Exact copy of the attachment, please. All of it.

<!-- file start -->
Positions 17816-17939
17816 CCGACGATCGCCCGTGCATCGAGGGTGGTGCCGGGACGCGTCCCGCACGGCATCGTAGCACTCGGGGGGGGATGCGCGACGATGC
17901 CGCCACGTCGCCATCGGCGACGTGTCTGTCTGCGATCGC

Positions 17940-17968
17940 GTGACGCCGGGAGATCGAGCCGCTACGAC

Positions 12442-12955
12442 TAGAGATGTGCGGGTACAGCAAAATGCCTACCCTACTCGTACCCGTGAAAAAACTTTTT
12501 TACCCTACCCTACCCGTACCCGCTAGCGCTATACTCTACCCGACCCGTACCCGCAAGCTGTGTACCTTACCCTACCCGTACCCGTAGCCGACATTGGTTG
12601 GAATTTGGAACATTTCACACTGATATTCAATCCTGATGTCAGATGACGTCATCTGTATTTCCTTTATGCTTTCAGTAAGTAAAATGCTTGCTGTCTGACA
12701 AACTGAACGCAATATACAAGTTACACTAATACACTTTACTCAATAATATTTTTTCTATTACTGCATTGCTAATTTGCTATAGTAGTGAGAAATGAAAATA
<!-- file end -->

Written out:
Positions 17816-17939
17816 CCGACGATCGCCCGTGCATCGAGGGTGGTGCCGGGACGCGTCCCGCACGGCATCGTAGCACTCGGGGGGGGATGCGCGACGATGC
17901 CGCCACGTCGCCATCGGCGACGTGTCTGTCTGCGATCGC

Positions 17940-17968
17940 GTGACGCCGGGAGATCGAGCCGCTACGAC

Positions 12442-12955
12442 TAGAGATGTGCGGGTACAGCAAAATGCCTACCCTACTCGTACCCGTGAAAAAACTTTTT
12501 TACCCTACCCTACCCGTACCCGCTAGCGCTATACTCTACCCGACCCGTACCCGCAAGCTGTGTACCTTACCCTACCCGTACCCGTAGCCGACATTGGTTG
12601 GAATTTGGAACATTTCACACTGATATTCAATCCTGATGTCAGATGACGTCATCTGTATTTCCTTTATGCTTTCAGTAAGTAAAATGCTTGCTGTCTGACA
12701 AACTGAACGCAATATACAAGTTACACTAATACACTTTACTCAATAATATTTTTTCTATTACTGCATTGCTAATTTGCTATAGTAGTGAGAAATGAAAATA